The receding UKIP threat, ‘soft’ green vote and the importance of tea towels - Labour election gurus on the forthcoming campaign

Election guru and shadow foreign secretary Douglas Alexander Dave Thompson/PA Wire

Election guru and shadow foreign secretary Douglas Alexander Dave Thompson/PA Wire - Credit: PA

Labour's election gurus play down the UKIP and Green threat and explain why tea towels have been key to their campaign. Political editor Annabelle Dickson reports

Labour tea towel designs to raise funds for the election campaign. Picture: Supplied

Labour tea towel designs to raise funds for the election campaign. Picture: Supplied - Credit: Supplied

'There's something very British about a political party raising money by selling tea towels,' Labour's campaign boss Douglas Alexander reflected, as the final furlong of what feels like the longest General Election campaign in history starts on Monday when parliament is dissolved.

A quarter of a million pounds worth of textiles have been shifted to boost his war chest, it transpires.

The online digital drive – which has raised 'significant' sums through small donations – and the kitchen goods are just part of the strategy which he, and recently drafted in Lucy Powell, believe will be a winning formula in getting Ed Miliband into Number 10.

The party has 300 paid staff working in the field – up from 50 in January 2010 – and student activators mobilising the young vote,

Labour tea towel designs to raise funds for the election campaign. Picture: Supplied

Labour tea towel designs to raise funds for the election campaign. Picture: Supplied - Credit: Supplied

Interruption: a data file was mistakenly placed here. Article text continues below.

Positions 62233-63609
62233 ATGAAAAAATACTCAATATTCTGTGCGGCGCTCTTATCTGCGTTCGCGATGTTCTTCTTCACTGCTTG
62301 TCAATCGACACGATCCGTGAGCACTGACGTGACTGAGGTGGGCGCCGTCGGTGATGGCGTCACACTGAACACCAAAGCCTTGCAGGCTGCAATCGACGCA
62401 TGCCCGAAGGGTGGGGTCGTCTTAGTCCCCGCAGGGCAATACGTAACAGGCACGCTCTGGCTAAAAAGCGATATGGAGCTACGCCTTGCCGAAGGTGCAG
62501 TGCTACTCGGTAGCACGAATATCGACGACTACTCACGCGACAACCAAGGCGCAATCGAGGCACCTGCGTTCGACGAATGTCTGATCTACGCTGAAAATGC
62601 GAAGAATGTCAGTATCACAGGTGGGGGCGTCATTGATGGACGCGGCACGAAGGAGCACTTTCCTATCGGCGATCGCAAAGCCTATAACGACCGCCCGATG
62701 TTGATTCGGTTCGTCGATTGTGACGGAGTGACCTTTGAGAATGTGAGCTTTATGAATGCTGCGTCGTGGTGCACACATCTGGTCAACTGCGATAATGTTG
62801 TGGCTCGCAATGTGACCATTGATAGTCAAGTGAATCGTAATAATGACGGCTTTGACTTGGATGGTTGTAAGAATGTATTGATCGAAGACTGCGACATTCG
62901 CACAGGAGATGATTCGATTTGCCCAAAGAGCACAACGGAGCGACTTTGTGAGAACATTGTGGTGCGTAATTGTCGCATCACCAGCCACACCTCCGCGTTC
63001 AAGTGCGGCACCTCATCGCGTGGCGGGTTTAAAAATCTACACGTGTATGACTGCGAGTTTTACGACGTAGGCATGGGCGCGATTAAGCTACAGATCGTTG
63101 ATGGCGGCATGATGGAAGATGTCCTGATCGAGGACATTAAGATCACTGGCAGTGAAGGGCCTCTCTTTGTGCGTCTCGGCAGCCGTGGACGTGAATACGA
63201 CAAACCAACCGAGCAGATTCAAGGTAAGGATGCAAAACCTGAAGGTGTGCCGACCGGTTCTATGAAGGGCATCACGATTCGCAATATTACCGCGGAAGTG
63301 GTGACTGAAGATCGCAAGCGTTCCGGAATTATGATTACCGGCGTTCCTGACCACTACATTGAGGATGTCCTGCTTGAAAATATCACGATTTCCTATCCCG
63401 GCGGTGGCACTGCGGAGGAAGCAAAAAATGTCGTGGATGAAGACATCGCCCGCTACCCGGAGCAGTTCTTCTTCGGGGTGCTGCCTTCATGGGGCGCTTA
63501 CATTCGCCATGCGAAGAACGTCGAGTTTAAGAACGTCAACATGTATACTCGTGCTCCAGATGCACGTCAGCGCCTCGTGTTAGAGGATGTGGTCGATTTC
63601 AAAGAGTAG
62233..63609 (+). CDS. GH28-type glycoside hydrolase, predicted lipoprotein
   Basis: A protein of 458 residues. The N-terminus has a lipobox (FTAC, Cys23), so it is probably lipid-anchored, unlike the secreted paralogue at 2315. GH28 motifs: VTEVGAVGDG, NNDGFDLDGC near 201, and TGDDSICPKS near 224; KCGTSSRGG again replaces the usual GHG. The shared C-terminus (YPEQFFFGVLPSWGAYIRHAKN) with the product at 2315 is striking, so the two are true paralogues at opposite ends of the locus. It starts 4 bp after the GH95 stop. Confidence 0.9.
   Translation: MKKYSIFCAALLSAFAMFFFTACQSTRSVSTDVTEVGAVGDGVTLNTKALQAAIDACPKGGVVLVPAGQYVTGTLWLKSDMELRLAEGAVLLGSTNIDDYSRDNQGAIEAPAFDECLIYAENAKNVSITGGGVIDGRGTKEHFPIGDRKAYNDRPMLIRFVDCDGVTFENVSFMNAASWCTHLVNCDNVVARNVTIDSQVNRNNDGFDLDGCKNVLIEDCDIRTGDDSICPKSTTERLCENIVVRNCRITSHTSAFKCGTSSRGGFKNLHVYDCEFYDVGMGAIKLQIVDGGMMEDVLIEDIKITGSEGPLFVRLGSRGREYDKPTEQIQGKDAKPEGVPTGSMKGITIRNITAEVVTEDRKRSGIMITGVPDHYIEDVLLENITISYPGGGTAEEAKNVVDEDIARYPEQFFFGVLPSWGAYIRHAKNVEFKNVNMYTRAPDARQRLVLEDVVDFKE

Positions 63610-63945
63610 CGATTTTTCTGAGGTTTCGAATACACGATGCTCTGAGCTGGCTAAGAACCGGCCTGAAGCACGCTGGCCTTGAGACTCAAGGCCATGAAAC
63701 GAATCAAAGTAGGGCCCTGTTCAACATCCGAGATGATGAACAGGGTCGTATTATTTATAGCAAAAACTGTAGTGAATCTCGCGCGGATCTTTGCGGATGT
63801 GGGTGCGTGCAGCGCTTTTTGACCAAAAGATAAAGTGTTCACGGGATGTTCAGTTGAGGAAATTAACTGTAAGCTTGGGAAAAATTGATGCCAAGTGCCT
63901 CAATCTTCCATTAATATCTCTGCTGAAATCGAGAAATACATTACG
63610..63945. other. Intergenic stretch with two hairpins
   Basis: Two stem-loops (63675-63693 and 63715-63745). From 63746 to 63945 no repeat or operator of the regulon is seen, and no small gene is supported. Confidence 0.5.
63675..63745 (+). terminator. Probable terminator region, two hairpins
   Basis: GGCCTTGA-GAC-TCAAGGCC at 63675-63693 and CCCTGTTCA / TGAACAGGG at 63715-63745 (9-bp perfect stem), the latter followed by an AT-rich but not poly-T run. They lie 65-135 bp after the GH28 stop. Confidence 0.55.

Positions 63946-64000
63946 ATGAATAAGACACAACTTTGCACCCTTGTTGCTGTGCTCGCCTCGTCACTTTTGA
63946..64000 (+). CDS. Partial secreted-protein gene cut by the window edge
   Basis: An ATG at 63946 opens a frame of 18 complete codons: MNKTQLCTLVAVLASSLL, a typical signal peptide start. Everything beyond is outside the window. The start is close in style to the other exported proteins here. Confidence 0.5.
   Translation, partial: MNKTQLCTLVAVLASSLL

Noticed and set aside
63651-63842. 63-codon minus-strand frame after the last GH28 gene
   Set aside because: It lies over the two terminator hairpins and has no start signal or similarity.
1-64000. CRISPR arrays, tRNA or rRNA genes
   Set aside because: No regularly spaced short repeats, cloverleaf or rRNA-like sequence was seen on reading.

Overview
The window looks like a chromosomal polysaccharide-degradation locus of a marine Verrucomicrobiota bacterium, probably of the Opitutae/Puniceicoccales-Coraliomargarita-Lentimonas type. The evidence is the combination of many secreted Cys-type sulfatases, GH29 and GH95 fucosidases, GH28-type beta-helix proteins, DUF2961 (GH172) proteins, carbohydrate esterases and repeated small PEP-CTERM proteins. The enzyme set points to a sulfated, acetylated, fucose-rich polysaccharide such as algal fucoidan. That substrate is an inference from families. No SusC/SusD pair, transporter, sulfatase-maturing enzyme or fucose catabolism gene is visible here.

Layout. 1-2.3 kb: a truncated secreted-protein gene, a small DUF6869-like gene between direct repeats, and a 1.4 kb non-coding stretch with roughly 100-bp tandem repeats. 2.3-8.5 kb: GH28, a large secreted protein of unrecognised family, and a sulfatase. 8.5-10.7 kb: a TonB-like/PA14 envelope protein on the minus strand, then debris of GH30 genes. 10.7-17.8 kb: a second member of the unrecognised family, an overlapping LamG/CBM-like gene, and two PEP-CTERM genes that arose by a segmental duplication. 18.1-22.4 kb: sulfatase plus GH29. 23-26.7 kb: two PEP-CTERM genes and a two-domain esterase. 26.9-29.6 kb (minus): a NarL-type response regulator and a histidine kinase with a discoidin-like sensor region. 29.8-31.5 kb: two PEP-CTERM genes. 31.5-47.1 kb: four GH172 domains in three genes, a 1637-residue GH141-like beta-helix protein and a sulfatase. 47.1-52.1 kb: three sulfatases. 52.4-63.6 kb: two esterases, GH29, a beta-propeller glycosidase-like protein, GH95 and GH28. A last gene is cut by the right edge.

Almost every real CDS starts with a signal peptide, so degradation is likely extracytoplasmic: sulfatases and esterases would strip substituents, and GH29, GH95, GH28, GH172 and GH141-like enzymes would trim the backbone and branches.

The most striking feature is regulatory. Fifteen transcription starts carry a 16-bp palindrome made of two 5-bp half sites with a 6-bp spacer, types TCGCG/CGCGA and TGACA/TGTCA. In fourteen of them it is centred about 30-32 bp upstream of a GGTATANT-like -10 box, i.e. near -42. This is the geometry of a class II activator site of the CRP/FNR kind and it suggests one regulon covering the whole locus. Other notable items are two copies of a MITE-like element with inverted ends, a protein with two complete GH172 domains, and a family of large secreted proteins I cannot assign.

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'Early organisation is like yeast, we had staff in the field earlier than the Conservatives and have built on that operation. In every part of the country we have more than we had last time,' said Mr Alexander.

The party, he claims, is on course to exceed its target of four million 'conversations' – although it is not quite clear exactly what this constitutes.

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His deputy, Ms Powell, said: 'We ask people in key seats have you heard from any political party recently, and despite the huge amount of money the Tories are throwing into key seats some 34pc have heard from Labour against 25pc from the Tories.

'If you get the local Labour party knocking on the door you are much more likely to remember that than if you get four or five leaflets, so we are confident about that.'

Mr Alexander said that he believed it would 'without question' be the biggest field campaign that any UK political has ever mobilised ever.

'We get a morning update on how many conversations we have had in the last 24 hours,' said Mr Alexander.

It's about 20,000 a day but that peaks at weekends in particular. It is having a real impact on the ground.

But while he is totting up the field work, it has not all been plain sailing for Labour's campaign guru.

There were suggestions from some candidates that the shadow foreign secretary had taken his eye off the ball when it came to the threat of the UK Independence Party.

Certainly in the key target seat of Great Yarmouth, Labour has lost local council seats to UKIP.

But Mr Alexander downplays the threat.